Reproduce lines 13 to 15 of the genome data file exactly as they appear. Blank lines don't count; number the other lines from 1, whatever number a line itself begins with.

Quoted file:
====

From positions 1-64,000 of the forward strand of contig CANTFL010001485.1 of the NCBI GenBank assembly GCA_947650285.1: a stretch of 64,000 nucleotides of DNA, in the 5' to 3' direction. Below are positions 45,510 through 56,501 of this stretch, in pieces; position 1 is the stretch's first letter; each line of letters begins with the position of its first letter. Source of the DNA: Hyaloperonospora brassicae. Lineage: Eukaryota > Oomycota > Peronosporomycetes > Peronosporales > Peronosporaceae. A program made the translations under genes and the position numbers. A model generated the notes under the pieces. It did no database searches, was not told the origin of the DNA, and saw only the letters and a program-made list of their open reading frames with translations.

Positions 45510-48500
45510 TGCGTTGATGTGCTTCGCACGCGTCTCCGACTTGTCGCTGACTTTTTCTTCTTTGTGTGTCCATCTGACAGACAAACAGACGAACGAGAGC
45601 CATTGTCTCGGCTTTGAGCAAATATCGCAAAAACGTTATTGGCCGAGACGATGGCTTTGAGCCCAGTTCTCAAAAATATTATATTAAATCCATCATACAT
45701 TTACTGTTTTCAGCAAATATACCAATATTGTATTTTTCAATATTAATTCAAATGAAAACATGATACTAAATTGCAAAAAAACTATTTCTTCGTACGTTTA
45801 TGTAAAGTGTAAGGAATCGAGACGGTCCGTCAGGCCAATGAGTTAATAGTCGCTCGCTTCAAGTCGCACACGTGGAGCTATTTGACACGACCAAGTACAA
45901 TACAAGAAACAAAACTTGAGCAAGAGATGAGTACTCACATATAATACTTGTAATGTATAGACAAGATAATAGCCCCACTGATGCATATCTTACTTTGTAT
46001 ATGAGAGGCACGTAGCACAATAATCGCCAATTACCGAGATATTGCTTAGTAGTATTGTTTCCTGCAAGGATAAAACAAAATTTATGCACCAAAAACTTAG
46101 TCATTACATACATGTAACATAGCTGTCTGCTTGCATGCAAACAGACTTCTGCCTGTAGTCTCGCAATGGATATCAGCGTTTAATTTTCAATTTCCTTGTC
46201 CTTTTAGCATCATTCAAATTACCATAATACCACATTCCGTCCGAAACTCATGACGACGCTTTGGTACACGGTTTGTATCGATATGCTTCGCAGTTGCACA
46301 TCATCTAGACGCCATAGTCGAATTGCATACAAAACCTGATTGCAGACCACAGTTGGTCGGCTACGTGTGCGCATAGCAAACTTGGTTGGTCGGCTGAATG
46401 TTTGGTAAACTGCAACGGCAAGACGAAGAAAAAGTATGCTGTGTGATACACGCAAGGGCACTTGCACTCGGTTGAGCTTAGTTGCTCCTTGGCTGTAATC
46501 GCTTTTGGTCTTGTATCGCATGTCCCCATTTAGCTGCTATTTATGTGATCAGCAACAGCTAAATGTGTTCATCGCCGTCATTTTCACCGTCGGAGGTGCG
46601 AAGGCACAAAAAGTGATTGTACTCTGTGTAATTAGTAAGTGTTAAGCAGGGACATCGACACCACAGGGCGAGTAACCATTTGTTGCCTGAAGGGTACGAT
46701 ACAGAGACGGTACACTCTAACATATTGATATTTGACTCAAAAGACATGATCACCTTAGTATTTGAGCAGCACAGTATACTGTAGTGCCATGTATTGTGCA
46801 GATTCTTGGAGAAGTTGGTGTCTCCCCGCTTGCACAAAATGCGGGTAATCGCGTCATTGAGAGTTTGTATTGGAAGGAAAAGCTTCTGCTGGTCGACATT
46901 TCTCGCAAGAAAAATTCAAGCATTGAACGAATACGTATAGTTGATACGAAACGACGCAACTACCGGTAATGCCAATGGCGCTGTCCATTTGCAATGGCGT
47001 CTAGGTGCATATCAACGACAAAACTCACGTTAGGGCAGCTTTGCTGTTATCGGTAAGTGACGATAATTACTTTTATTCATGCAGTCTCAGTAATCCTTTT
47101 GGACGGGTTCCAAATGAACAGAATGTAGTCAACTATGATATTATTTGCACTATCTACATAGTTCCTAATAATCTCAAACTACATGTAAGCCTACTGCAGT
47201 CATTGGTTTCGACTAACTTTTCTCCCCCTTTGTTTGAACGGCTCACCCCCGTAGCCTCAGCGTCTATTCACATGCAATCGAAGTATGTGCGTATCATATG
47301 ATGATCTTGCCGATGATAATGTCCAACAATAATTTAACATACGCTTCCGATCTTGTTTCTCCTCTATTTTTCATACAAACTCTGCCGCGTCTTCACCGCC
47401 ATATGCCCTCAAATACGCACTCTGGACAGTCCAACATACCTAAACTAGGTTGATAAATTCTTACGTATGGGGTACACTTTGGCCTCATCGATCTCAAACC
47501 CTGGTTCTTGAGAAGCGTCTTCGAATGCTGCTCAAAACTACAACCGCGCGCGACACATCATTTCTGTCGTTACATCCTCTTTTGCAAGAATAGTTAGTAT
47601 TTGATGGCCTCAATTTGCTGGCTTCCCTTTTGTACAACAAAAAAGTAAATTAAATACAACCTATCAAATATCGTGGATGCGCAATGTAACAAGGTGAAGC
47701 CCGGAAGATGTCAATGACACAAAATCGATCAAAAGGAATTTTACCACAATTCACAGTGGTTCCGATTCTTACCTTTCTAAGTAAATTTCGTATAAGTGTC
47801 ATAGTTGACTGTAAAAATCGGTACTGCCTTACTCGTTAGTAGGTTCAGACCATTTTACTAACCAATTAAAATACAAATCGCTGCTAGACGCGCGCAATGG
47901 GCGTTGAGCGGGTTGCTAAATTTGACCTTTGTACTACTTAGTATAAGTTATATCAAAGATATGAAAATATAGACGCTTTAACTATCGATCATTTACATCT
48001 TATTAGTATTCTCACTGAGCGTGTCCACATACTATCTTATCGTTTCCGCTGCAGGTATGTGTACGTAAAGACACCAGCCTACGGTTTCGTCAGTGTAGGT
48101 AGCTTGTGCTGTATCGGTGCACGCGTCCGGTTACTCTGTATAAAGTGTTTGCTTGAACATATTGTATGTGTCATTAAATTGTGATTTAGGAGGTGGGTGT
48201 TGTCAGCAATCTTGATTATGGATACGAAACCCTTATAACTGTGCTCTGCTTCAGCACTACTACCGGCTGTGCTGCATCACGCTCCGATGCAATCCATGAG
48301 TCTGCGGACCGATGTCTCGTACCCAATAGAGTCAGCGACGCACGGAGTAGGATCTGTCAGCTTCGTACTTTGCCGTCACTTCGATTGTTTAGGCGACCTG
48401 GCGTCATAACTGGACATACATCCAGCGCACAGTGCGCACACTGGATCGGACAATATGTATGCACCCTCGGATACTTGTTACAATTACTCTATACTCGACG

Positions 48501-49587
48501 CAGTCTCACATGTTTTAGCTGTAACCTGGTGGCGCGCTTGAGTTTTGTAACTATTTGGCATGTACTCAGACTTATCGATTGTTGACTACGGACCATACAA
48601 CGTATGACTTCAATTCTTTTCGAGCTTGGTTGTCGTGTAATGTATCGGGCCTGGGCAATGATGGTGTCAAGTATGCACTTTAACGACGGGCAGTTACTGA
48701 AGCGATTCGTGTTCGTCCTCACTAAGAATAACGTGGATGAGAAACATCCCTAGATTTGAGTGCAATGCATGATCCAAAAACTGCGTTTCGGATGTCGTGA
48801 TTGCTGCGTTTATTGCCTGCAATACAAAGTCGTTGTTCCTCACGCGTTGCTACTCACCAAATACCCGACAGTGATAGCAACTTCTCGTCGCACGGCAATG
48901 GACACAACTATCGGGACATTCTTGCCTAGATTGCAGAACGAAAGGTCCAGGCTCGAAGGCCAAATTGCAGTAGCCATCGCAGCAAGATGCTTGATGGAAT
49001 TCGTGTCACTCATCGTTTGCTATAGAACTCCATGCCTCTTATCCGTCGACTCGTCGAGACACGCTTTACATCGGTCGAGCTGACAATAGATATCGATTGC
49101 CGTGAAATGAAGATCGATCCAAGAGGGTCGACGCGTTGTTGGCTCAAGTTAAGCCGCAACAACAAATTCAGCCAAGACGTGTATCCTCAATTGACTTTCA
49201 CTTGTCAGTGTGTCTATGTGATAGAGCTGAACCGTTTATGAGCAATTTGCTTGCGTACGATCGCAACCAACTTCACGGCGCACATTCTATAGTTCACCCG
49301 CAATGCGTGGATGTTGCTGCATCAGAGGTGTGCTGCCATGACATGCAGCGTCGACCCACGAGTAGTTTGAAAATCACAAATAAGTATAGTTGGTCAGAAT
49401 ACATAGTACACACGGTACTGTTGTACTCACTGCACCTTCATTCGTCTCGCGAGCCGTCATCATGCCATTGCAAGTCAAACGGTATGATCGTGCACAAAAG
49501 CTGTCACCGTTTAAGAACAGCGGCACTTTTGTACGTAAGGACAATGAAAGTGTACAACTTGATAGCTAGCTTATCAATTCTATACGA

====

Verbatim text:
46501 GCTTTTGGTCTTGTATCGCATGTCCCCATTTAGCTGCTATTTATGTGATCAGCAACAGCTAAATGTGTTCATCGCCGTCATTTTCACCGTCGGAGGTGCG
46601 AAGGCACAAAAAGTGATTGTACTCTGTGTAATTAGTAAGTGTTAAGCAGGGACATCGACACCACAGGGCGAGTAACCATTTGTTGCCTGAAGGGTACGAT
46701 ACAGAGACGGTACACTCTAACATATTGATATTTGACTCAAAAGACATGATCACCTTAGTATTTGAGCAGCACAGTATACTGTAGTGCCATGTATTGTGCA